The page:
Neoliberal economic theory emerged after World War II, spearheaded by Austrian economists Ludwig von Mises and Friedrich Hayek, and later by America’s Milton Friedman.
Hayek was staunchly opposed to state intervention, whether a Soviet-style command economy or the social democratic welfare states of post-war western Europe. For him, the foundation of knowledge, whether scientific, economic, or otherwise, was the individual; the actions of self-managing entrepreneurs could not, and should not, be second-guessed by the state. Early 20th-century state intervention (nationalised industries, social welfare, strong labour unions and planning as a central task of government) had caused western nations to depart from the founding principles of liberal philosophy: individual liberties, the right to private property and a free market governed by the ‘natural laws’ of classical economics.
As a remedy, these economists proposed a political restructuring, centred on reforms that would disentangle the state from the market, finding the natural balance in every exchange without cumbersome government interventions. In post-Soviet eastern Europe, this ideology held an unarguable appeal to young and economically precarious dissidents, as well as to kleptocratic oligarchs with self-interest in imposing a ‘western-style’ free market.
In practice, this entailed many now-familiar measures: privatisation of national utilities, including water, gas and railways; aggressive attempts to dismantle trade unions and submit workforces (and by extension, their wages) to the ‘natural forces’ of supply and demand; and the removal of barriers to trade between countries and establishment of international trading blocs such as the North American Free Trade Agreement (NAFTA) to facilitate the flow of capital, goods, commodities and services.
The objective was to create a market that was truly free, global, and limitless – for capital, if not for human beings. The principles of individual liberty, rights to private property and a free market were radically reasserted, and it is this aspect that underscores the ‘neo’ [new] in neoliberalism.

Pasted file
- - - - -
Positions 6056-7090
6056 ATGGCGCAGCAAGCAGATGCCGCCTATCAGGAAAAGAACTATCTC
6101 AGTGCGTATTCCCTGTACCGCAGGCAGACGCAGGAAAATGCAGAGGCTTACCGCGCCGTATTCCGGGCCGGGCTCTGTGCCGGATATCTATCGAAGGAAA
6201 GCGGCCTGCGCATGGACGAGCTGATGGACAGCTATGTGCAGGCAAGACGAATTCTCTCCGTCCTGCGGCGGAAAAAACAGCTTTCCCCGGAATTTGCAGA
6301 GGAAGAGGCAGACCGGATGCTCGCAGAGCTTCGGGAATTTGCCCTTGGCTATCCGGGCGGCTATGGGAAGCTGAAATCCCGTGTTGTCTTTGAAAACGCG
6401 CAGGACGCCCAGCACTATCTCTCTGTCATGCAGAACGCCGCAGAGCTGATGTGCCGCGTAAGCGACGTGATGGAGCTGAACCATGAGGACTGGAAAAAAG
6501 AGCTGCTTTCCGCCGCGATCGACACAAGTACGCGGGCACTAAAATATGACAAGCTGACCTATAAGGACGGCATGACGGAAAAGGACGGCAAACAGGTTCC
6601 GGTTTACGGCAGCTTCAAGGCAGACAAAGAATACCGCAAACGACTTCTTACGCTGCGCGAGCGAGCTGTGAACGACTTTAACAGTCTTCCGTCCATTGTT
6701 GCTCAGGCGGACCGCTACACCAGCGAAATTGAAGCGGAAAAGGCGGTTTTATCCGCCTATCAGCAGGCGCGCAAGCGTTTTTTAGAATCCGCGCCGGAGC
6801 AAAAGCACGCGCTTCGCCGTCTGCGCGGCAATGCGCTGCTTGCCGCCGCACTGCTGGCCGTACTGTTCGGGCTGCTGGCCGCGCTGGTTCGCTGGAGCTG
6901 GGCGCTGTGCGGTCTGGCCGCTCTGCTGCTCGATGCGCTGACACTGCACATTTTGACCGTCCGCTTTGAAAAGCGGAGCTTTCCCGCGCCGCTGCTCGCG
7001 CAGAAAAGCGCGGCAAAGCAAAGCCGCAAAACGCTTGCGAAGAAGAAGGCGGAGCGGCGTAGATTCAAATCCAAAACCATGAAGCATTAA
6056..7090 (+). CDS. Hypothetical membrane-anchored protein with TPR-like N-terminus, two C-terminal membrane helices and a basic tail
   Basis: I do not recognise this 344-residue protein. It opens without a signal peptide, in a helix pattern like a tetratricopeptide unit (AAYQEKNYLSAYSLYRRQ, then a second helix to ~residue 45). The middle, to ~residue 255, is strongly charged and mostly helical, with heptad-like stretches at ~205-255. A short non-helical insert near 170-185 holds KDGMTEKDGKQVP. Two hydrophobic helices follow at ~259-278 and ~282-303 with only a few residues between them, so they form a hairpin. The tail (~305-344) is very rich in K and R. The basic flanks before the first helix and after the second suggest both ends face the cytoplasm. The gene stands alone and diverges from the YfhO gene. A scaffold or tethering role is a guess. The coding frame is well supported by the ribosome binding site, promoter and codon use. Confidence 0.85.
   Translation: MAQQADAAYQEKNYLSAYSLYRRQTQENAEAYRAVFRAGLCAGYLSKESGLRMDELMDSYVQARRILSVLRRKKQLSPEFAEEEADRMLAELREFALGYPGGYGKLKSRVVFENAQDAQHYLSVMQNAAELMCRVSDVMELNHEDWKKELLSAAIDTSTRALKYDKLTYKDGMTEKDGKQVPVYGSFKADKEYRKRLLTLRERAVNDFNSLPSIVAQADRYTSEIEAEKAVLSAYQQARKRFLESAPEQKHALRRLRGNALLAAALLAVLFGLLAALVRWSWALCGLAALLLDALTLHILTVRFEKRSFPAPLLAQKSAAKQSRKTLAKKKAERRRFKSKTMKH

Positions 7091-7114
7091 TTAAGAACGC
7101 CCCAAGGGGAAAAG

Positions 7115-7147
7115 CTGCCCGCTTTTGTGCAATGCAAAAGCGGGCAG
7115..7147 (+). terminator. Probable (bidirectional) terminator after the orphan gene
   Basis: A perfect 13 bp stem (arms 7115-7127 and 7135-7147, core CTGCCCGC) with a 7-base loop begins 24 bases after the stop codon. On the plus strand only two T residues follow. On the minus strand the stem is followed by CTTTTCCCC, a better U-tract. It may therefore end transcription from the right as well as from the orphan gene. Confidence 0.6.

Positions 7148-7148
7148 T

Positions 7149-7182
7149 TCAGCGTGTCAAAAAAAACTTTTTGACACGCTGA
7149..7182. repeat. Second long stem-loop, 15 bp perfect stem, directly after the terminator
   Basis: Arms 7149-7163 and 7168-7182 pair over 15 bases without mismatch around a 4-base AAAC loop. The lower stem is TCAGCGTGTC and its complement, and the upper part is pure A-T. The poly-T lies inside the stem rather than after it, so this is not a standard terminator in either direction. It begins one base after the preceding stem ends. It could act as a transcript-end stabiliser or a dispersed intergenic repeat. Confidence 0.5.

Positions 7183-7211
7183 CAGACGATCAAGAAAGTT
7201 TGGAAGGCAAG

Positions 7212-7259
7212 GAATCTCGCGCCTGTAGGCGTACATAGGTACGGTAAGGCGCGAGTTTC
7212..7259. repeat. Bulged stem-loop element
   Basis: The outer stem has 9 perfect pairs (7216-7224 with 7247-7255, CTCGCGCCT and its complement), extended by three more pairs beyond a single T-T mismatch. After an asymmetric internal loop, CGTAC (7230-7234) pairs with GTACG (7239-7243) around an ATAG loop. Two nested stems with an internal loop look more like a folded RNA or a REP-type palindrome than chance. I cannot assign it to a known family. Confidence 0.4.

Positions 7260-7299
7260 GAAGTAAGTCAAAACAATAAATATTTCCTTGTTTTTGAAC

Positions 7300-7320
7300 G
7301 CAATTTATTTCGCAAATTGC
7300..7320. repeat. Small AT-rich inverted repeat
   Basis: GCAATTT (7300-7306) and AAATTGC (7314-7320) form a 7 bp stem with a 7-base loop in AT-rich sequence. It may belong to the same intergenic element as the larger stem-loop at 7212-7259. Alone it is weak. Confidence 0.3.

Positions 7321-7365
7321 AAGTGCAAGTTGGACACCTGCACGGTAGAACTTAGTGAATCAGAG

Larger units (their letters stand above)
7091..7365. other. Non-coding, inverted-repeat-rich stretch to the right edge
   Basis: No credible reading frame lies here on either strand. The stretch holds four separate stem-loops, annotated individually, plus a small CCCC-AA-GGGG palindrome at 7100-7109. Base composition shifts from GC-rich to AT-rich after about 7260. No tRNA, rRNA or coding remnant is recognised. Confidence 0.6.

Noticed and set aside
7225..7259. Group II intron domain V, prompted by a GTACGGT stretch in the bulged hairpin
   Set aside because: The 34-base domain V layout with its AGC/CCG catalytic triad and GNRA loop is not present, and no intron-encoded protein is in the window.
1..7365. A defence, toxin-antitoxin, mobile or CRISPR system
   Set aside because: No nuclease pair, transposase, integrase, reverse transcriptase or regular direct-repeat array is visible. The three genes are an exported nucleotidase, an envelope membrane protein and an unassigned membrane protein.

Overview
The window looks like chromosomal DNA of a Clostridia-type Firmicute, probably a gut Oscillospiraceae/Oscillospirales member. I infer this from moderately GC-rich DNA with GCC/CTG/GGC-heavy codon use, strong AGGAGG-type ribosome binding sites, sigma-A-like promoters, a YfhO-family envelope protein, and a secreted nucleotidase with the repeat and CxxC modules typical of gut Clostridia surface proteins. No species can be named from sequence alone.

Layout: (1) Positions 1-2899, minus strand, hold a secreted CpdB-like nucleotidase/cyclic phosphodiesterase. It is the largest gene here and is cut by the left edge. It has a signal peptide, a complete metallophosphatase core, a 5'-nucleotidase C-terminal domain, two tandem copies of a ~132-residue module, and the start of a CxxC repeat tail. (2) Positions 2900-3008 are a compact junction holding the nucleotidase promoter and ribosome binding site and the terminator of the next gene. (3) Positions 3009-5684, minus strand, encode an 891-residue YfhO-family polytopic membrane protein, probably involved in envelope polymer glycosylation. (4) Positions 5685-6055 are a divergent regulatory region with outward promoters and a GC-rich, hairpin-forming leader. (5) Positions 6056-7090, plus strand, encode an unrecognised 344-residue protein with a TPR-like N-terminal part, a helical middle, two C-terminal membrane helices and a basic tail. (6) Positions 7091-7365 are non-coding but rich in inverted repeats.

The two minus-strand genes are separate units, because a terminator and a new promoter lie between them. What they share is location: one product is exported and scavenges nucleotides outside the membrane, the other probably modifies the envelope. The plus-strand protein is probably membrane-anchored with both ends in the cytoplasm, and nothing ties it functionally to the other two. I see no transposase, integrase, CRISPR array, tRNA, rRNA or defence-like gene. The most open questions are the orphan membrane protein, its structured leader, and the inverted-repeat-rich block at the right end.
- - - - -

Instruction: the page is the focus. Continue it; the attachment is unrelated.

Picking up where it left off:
Neoliberalism’s translation from theory to practice is associated with three figures. Firstly, in 1973, Chile’s democratically-elected leader Salvador Allende was overthrown by a CIA-backed coup and replaced with Augusto Pinochet, a military dictator who allowed a group of Friedman-educated economists known as the ‘Chicago Boys’ to turn Chile into a laboratory for neoliberal policy.
Later, Ronald Reagan and Margaret Thatcher translated neoliberalism’s hostility to the state into a rallying-cry against ‘big government’ interfering in people’s lives. Thatcher railed against the ‘nanny state’ as she dismantled social welfare and housing, disempowered unions and privatised national industries. Reagan bolstered the assault with rhetorical attacks: ‘The nine most terrifying words in the English language are: “I’m from the Government, and I’m here to help.”’
The ‘neoliberal turn’ profoundly affected the ability of national governments to, well, govern. By accepting its principle of laissez-faire (‘let do’) and allowing ever more aspects of the state and society to be subjected to the laws of the market, governments gradually surrendered their ability to intervene meaningfully in political issues. If the laws of the market call for lower wages; if they call for a bailout of the banks and a decade of austerity after a crash; if waiving the patent protections on vaccines for a global pandemic would interfere with the profits of pharmaceutical companies, who can say any different?
That, in a nutshell, is neoliberal economics: the ruthless submission of political and social life to the free market.
Gregk Foley is an independent researcher based in the UK. Red Pepper’s new ‘Key words’ regular, inspired by the work and legacy of Raymond Williams, explores the meaning of current political terms and the history and politics behind their use. Subscribe to read our latest instalment!
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